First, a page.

Tag Archives: Olivia Gates

In Too Deep anthology (Brenda Jackson and Olivia Gates)

17 Aug
Cover for In Too Deep: A long chaise by the side of a pool at dusk; there's a red bikini top hanging precariously from the top of the backrest, a side table with half-full wineglasses, and some lit candles by the side

This month’s TBR Challenge theme is Blue Collar, but I’m throwing in the towel entirely when it comes to the theme. On the other hand, this has been sitting in my TBR print shelves over a dozen years, so at least that part of the challenge is working.

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Category release alert: To Tempt a Sheik, by Olivia Gates

31 Jan

To Tempt A SheikhTomorrow, February 1st, Harlequin will release a number of category titles. Among them is Egyptian author Olivia Gates‘s To Tempt a Sheikh. (Available at eHarlequin, both as a print and as an electronic book)

Born of the desert. Bound to the throne.

He rescued hostage Talia Burke from his royal family’s rival tribe and swept her into his strong embrace. But Prince Harres Aal Shalaan soon discovered there was more to the brave beauty than he knew. Talia held information vital to protecting his beloved kingdom…and she had every reason not to trust him.

Marooned together at a desert oasis, Talia couldn’t resist Harres. Yet even as his sizzling seduction entranced her, his loyalty to his family and country would always make them enemies. Falling for the sheikh would be her heart’s greatest mistake…but she feared it was already too late….

Some of you may remember that I’ve read and reviewed a number of Ms Gates’s previous novels (here, here, here and here).

To Tempt a Sheikh is the second book in the Pride of Zohayd, Ms Gates’s latest trilogy. It is also the trilogy’s second top pick by Romantic Times Book Reviews.




As most of you know, due to the current unrest in Egypt, communication via email or the internet has been shut down. This means that Ms Gates is unable, at this time, to promote her new release. Obviously this is a very small thing compared to the many ill effects this situation has on many, many people–both in Egypt and elsewhere. However, as a lover of romance and as someone who admires and appreciates Ms Gates, it bothers me to think of the adverse effect this can have on Ms Gates’s book sales.

So even though, I am ashamed to admit, I didn’t connect the dots by myself, I hasten to correct my oversight now that Bonnie Vanak has pointed it out to me.

The Once and Future Prince, by Olivia Gates

16 May

I had the pleasure of meeting Olivia Gates at the crazy-huge signing on the last day of the Romantic Times Convention. Since she lives in Egypt, it is not often that she gets to meet many of her fans face to face, let alone sign books for them. Being an RT virgin, I didn’t think to bring any books with me to the signing, but man, I wish I had had my copies of her Throne of Judar trilogy with me!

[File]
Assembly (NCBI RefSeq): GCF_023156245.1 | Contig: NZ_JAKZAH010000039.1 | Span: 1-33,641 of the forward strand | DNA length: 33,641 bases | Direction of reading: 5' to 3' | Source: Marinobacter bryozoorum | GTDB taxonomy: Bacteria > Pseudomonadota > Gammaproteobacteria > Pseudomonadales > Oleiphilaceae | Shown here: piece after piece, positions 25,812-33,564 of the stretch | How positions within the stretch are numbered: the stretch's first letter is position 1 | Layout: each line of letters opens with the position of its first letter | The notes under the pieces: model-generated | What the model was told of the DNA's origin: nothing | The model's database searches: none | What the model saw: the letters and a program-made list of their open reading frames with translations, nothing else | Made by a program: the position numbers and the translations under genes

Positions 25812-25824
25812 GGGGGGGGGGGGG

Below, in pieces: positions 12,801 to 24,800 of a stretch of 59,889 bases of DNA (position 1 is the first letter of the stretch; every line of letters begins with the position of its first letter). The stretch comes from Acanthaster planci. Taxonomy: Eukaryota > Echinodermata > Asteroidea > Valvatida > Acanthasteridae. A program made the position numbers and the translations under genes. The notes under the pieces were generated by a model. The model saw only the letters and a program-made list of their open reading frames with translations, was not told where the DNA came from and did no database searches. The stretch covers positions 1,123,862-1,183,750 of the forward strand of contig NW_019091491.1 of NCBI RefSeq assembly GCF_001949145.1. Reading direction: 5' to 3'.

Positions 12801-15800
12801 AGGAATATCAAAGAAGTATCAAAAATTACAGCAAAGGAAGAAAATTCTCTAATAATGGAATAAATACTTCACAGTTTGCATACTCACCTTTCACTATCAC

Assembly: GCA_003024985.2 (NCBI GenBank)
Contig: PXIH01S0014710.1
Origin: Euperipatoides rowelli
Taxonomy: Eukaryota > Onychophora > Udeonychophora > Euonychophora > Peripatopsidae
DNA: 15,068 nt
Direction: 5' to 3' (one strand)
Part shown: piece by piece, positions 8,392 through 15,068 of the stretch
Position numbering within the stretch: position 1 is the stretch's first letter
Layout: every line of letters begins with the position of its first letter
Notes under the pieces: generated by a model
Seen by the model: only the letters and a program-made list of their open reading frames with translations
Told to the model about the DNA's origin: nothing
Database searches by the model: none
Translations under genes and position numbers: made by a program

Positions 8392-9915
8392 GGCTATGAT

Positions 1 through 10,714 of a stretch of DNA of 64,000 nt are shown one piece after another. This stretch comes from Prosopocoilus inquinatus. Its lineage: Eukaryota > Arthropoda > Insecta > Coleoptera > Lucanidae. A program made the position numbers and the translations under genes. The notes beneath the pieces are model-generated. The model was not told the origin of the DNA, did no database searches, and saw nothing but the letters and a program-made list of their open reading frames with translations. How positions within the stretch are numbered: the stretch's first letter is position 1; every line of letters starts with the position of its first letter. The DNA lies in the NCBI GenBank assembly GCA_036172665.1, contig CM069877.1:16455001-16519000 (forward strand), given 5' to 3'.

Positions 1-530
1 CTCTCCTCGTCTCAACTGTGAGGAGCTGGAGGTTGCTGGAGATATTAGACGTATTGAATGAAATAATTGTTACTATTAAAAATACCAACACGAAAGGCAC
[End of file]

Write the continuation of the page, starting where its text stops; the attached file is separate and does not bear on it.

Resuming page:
However, she had some copies of her May release to give out, and she kindly signed one for me (with a lovely message too; thank you again, Ms Gates!), so you can imagine how difficult it is to write a negative review for it.

The Once and Future Prince, by Olivia Gates


First in Ms Gates’ new trilogy, The Once and Future Prince introduces the setting for these stories, a mythical Mediterranean island kingdom. This kingdom, like real life small kingdoms and principalities in Europe, is the product of many varied and, occasionally, opposing influences. In this case, Moorish and Italian are the prevalent heritages. So far, Castaldini has survived in part due to its location and relatively small size, and partly due to the foresight of its first king, whose succession law decreed that it would be personal merit first, and bloodlines second, that make a worthy heir to the crown.

And yet, it is this same law that produces the conflict behind these stories.

Here is the train wreck of a blurb: Continue reading

The Desert King, by Olivia Gates

5 Mar

The Desert King, by Olivia Gates

The conclusion to Ms Gates’ Throne of Judar trilogy, The Desert King tells the story of Kamal, the youngest Aal Masood brother. While reading the first two novels is not indispensable to enjoying this one, I strongly recommend it, as it gives some background to the political pressures and maneuvers that push the protagonists together. (For the short version, read my review of the second title, The Desert Lord’s Bride, here.)

Basically, however, the peace of a rather large section of the Middle East hinges on a marriage of state between about-to-be-crowned Kamal and reluctant princess Aliyah. Getting these two married is not easy to begin with, what with this being the twenty-first century and all, but the situation is further complicated by the history between them.

Here is the back cover blurb: Continue reading